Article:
• Provide sustained training for this core group on mental health awareness that gives staff members and parents knowledge of issues such as suicide risk assessment, trauma-informed care, school refusal, and self-injurious behavior. This increased knowledge positions staff to support student well-being and reduces the risk of compassion fatigue and burnout.

  • Help your core team feel comfortable and confident addressing concerns, turnkeying knowledge, and advocating for best practices that support student mental health.

  • Help teachers recognize student mental health concerns and intervene effectively through proven strategies.

  • Create a web of support for both students and staff, ensuring they’re set up for success.

Establishing this core team of mental wellness leaders is a great way of setting yourself up for my next recommendation, building and sustaining a climate and culture that supports mental wellness.

5. Build and Sustain a Climate and Culture That Empowers All

As mental health issues in schools increase yearly, schools that shift from a reactive to a proactive approach to mental wellness employ best practices to empower and retain teachers and staff and improve students’ ability to grow and achieve academically. You may be wondering—how do we determine the best practices to employ to maximize mental wellness in your school community?

This is where partnering with others can help. An accreditation program will provide quality standards, benchmarks, and support to actively build and nurture a mental health wellness climate and culture. Important components include:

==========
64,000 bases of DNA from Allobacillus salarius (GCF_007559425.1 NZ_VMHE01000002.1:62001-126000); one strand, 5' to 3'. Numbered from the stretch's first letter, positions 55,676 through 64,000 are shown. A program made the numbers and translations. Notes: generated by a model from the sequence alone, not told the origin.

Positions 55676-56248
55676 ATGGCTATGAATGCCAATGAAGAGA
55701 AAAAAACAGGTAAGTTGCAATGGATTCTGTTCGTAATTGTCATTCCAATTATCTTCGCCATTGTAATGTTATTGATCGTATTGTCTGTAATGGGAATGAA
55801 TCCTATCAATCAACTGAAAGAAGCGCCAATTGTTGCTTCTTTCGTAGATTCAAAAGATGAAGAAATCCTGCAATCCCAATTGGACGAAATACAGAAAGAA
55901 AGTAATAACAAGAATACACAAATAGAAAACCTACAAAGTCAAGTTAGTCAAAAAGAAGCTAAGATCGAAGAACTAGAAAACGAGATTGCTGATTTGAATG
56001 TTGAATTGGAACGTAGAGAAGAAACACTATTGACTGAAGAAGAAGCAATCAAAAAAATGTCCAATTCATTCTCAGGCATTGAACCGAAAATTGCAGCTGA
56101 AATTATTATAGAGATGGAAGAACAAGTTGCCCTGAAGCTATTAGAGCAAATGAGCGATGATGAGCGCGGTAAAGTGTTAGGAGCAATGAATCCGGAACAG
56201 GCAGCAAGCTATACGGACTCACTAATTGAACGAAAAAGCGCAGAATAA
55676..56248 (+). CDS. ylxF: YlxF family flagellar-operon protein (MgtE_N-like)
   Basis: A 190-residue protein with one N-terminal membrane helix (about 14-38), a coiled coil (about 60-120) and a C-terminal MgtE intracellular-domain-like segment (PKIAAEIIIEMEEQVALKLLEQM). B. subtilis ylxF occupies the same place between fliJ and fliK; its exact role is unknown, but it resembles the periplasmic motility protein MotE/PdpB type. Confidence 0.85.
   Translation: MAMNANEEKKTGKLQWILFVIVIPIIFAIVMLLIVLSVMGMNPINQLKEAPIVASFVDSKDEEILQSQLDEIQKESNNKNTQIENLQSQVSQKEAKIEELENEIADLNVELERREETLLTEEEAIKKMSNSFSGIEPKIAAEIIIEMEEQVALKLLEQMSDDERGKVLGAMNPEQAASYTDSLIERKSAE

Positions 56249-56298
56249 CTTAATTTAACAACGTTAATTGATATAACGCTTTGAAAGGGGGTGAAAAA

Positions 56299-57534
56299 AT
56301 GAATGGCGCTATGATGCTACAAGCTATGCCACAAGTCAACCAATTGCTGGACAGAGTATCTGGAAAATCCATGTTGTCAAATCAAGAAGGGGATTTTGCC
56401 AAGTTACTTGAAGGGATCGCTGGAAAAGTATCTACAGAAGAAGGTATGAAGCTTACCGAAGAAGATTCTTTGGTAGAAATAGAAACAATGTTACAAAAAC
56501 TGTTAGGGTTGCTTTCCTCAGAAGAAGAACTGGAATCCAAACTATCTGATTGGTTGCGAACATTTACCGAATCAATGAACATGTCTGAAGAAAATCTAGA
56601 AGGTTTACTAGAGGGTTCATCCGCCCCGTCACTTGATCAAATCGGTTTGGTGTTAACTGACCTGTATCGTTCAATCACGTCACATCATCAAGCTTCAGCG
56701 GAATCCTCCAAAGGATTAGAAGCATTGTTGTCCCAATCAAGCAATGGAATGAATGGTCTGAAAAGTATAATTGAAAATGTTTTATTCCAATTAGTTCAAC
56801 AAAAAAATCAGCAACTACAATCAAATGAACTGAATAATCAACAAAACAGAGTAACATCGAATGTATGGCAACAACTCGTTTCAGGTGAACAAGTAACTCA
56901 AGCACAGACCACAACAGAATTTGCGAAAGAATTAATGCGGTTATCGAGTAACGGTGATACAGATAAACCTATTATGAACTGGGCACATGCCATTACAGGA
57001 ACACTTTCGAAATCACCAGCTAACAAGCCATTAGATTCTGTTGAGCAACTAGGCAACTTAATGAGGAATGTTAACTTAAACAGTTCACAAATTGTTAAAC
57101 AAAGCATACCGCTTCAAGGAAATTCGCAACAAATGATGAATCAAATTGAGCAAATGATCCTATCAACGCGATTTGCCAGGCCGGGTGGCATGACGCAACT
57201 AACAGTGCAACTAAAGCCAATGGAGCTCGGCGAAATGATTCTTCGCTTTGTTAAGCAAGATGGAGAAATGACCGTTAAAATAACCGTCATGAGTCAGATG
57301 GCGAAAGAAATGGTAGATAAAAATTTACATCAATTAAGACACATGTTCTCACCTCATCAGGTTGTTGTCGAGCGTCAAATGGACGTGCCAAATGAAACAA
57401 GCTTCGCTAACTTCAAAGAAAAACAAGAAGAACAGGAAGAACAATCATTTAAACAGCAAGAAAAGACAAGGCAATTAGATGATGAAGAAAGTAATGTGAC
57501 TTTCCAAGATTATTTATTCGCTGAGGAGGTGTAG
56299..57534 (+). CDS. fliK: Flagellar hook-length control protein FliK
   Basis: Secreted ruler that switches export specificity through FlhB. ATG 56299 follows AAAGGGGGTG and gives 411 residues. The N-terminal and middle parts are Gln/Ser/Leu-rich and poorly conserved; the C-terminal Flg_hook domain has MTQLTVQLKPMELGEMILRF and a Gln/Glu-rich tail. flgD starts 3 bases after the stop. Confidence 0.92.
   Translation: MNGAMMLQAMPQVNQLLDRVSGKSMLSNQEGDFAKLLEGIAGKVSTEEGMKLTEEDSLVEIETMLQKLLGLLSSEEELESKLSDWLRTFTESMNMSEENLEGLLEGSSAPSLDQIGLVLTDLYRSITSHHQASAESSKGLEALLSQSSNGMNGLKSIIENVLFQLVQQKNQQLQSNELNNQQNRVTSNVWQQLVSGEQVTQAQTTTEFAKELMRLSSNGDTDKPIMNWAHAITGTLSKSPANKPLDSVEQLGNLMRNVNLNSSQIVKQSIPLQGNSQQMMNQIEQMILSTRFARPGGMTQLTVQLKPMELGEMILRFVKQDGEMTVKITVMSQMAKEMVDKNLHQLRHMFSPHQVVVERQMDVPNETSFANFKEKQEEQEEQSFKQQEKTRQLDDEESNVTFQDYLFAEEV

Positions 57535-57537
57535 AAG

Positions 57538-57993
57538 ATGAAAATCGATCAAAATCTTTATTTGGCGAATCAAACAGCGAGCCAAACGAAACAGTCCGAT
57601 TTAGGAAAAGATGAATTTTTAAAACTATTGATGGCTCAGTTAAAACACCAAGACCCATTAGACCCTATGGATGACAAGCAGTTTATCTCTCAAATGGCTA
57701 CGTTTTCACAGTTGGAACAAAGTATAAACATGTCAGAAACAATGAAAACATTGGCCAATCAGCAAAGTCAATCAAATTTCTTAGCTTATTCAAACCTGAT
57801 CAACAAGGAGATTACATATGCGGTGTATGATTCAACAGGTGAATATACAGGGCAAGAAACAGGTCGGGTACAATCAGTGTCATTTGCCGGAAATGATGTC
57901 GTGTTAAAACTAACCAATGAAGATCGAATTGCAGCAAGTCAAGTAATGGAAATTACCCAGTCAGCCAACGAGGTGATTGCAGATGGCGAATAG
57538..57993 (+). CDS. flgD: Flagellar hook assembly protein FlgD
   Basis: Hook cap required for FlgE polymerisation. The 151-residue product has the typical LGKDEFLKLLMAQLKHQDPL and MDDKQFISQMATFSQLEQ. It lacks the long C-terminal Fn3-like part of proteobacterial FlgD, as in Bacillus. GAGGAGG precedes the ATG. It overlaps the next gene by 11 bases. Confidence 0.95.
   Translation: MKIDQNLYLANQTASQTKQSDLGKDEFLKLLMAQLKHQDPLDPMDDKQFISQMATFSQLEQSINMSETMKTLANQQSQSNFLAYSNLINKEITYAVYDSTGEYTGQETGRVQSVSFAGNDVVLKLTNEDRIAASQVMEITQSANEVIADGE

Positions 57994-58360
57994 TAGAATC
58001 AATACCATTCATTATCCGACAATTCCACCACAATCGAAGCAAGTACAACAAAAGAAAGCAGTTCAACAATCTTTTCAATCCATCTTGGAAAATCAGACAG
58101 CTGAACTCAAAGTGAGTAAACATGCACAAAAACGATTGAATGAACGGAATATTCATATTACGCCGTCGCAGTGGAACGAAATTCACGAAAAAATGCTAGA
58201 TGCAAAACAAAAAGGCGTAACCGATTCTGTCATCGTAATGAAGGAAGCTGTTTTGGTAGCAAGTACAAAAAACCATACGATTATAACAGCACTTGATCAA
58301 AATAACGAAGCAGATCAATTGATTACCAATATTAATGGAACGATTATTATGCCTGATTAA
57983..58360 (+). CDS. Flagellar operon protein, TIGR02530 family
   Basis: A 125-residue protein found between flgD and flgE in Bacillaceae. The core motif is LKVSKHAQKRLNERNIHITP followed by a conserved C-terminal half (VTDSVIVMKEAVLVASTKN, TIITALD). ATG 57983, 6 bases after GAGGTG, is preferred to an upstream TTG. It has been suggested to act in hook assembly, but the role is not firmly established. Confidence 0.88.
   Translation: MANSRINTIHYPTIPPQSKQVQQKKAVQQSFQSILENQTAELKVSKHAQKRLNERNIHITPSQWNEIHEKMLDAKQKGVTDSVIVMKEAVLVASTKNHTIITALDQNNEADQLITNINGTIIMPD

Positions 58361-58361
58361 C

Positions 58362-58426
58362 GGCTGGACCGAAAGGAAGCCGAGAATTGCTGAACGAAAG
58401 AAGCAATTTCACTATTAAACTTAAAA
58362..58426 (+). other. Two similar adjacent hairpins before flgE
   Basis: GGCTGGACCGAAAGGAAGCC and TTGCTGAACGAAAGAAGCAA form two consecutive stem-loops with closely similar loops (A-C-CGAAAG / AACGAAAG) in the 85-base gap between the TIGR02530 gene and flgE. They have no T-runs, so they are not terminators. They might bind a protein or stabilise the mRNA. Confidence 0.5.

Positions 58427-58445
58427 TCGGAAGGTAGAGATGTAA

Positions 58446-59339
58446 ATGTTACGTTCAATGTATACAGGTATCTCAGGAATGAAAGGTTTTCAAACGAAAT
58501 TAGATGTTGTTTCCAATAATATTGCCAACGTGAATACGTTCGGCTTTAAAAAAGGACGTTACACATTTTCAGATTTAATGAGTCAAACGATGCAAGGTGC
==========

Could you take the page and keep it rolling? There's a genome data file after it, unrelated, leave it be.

• Defining school and district-wide values.

  • Committing to prioritizing mental wellness for students and staff.

  • Developing and executing an action plan that balances academics with social-emotional learning.

  • Achieving widespread stakeholder representation and buy-in.

  • Measuring progress, updating plans, and maintaining adherence to standards.

A sustained commitment to climate and culture paves the way for happier, more committed, and more effective teachers, administrators, and staff. Students become optimistic, more engaged, focused, and academically successful. Parents feel confident their children receive the support they need for proper growth and development. As a bonus, district costs decrease when struggling students no longer need the help of expensive out-of-district programs.

Student mental health initiatives should not merely be consigned to outside professionals, but should be embedded in school climate and culture so that students feel included and engaged. Student well-being is deeply embedded in every aspect of school life, and rightly so. Educators no longer need to second-guess themselves when confronted with students who need help. The supports are now readily available.

Schools that embed best practices for school-wide health and well-being eliminate the causes of disengagement and alienation. They’re too busy embracing the possibilities of growth and potential for students and educators alike. Building a path to a positive school climate and culture is the key to a thriving school community that lifts all boats.